elizahull

Eliza Hull has had a busy few years, writing music, poetry, stories and production soundtrack as well as traveling to Cambodia and Burma to teach music. She has recently teamed up with Hayden Calnin to produce her latest single Ghosts. Tomatrax caught up with Eliza to ask some questions.

What inspired you to become a musician?

It’s just something I always wanted to do. Singing makes me happy. I started writing songs when I was a teenager and haven’t stopped.


You’ve started work on your second EP, how is it coming along?

It’s coming along really nicely. Hayden Calnin is producing it. We have been working at his home studio in the Mornington Peninsula which is such a beautiful setting. I’ve been bringing him a new song each time to record and work on. It’s a bit of a different sound, slightly more organic and some of the tracks are quite uplifting which I’m really loving. The arrangements are also a lot more simple and stripped back. In April I am off to New York through a grant I received to work with Pat Dillett (St Vincent, Sia) so some of those tracks might also make the EP.


Given the critical acclaim your debut EP had, do you feel any pressure with your next release?

Not at all. I was really happy with the positive response I had from Dawn, but I am excited to share my new music.

Where was the footage for the video for Ghosts taken from?

I studied film at UNI and met some great people there including a friend Alifeleti Tuapasi Toki. I asked him to create a video for Ghosts. He used found footage sourced from the fantastic Rick Prelinger Archives. It is all just archived footage. I think it really suits the haunting mood of the song.

You’re also writing the music for the music for Kage Physical Theatres production Forklift, how did that come about?

Last year I was working at Australian Poetry and the director of Kage Kate Denborough was holding a poetry workshop to do with the physical body. I contacted her at that time and sent her my music and she really loved it. She came to my launch at the Toff for Dawn and then asked me to write the music for Forklift. I am so excited about this project. I went to Brisbane recently to watch the performers and it’s going to be a really spectacular show.

How does writing for a production like that compare to writing songs?

I have to write music that is going to suit the show instead of what just comes out naturally for an EP. I have to think about how they are going to move to the music, and keep the lyrics quite minimal. It’s a great challenge!


Are there plans to write music for any other productions?

Not at this stage. I would love to write for more productions and I hope after Forklift more people will ask me to. I like writing with a theme in mind, it gives you inspiration that you wouldn’t get elsewhere.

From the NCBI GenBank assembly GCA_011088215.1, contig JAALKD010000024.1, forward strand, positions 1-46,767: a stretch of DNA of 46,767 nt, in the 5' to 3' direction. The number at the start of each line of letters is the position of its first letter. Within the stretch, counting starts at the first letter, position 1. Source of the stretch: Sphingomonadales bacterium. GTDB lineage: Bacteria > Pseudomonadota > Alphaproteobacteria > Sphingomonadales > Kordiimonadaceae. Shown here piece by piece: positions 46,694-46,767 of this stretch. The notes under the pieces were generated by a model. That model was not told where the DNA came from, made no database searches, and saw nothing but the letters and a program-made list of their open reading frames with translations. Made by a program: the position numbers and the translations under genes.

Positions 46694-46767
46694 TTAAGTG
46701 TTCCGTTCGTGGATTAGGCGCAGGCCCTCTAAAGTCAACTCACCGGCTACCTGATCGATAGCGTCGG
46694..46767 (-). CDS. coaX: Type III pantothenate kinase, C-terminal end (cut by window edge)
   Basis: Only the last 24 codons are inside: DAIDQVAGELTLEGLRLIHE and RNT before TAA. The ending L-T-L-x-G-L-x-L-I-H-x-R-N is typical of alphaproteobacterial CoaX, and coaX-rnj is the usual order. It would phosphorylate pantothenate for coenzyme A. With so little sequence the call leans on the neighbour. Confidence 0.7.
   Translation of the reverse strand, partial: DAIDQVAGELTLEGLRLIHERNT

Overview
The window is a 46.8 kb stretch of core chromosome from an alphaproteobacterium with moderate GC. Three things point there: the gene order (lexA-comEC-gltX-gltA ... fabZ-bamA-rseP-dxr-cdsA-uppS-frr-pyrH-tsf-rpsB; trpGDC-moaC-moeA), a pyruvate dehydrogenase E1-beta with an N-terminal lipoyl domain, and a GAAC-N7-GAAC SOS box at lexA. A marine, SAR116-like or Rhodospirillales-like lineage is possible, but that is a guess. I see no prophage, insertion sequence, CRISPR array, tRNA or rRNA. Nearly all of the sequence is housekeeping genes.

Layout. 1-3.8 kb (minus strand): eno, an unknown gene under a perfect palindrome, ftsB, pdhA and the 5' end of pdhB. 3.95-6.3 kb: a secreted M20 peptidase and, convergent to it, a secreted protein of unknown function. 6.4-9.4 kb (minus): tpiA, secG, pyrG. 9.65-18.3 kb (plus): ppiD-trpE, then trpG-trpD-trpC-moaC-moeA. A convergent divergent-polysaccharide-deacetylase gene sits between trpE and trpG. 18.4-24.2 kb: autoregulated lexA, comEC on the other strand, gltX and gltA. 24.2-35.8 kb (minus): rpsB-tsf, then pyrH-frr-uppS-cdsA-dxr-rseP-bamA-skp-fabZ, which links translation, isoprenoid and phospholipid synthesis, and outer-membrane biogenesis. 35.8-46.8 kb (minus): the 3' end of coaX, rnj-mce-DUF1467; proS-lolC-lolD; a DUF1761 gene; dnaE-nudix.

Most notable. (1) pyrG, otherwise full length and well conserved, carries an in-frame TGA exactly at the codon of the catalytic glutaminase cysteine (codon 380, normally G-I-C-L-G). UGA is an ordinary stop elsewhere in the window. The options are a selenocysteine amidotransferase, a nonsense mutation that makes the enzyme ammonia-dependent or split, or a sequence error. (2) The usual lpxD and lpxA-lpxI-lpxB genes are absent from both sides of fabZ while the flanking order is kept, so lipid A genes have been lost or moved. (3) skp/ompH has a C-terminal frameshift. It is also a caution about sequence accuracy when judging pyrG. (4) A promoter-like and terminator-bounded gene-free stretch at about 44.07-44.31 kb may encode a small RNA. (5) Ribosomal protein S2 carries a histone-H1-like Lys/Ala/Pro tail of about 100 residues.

You’ve also posted a lot of poetry on your site, is any of it likely to be made into songs or is planned to be completely separate?

At the moment I am just writing lyrics for the EP but I hope to get back into my poetry. I like to keep a journal where I write little pieces. Sometimes my poetry does turn into songs but generally I know as I am writing whether it’s just a poem or lyrics for a song. I like keeping them separate.


You have also done a fair bit of creative writing, are there any plans to release any books?

Absolutely. Definitely one of my dreams is to write a novel. I have a couple of ideas that are sitting there waiting to be written. I guess it’s just finding the time!

Last year you toured Cambodia and Burma, what was it like to visit these places?

Life changing. I was awarded an Australia Council grant to travel to these countries to teach music and poetry. In Cambodia I worked at the ‘Happy School’ the kids were absolutely beautiful and so positive. It really broke my heart. I loved singing with them and teaching them some of my songs. It was a beautiful experience. I also went to Burma where I visited my friend Nicole May who works with the first all girl band Me N Ma Girls, there an all girl band who together have fought oppression to express themselves, this to me was a powerful thing to witness in a country that has a lot of censorship. I got to sing with the girls and we all shared stories. It was magical!

What’s the main source of inspiration for your words and your music?

Life experiences, love, watching strangers and movies. At the moment I am writing a lot about travel, I’m about to go to Europe and New York and am writing a lot about the anticipation.

Do you ever listen to your own music?

Yes I do. I like to look back and see how I’ve grown. My first CD was recorded when I was thirteen, then fifteen, eighteen, twenty and twenty five. A lot changes each time. At the moment I’m listening to my demos to see what I want to add and change.

What other music do you listen to?

I listen to local musicians like Hayden Calnin, Ainslie Wills, Haarlo and Gossling. Also Jeff Buckley, Sia, Janis Joplin, Little Dragon and Grimes at the moment.

What do you have planned in 2013?

I am performing a lot the first half of the year. I have St Kilda Festival, Moomba and a headline show as well as a show with Ainslie Wills. Then I am off to Europe and the US in April till the end of the year. I will also be performing with Kage’s ‘Forklift’ the second half of the year. It’s going to be an exciting year!

Check out Eliza’s webpage or Facebook page to find out more!

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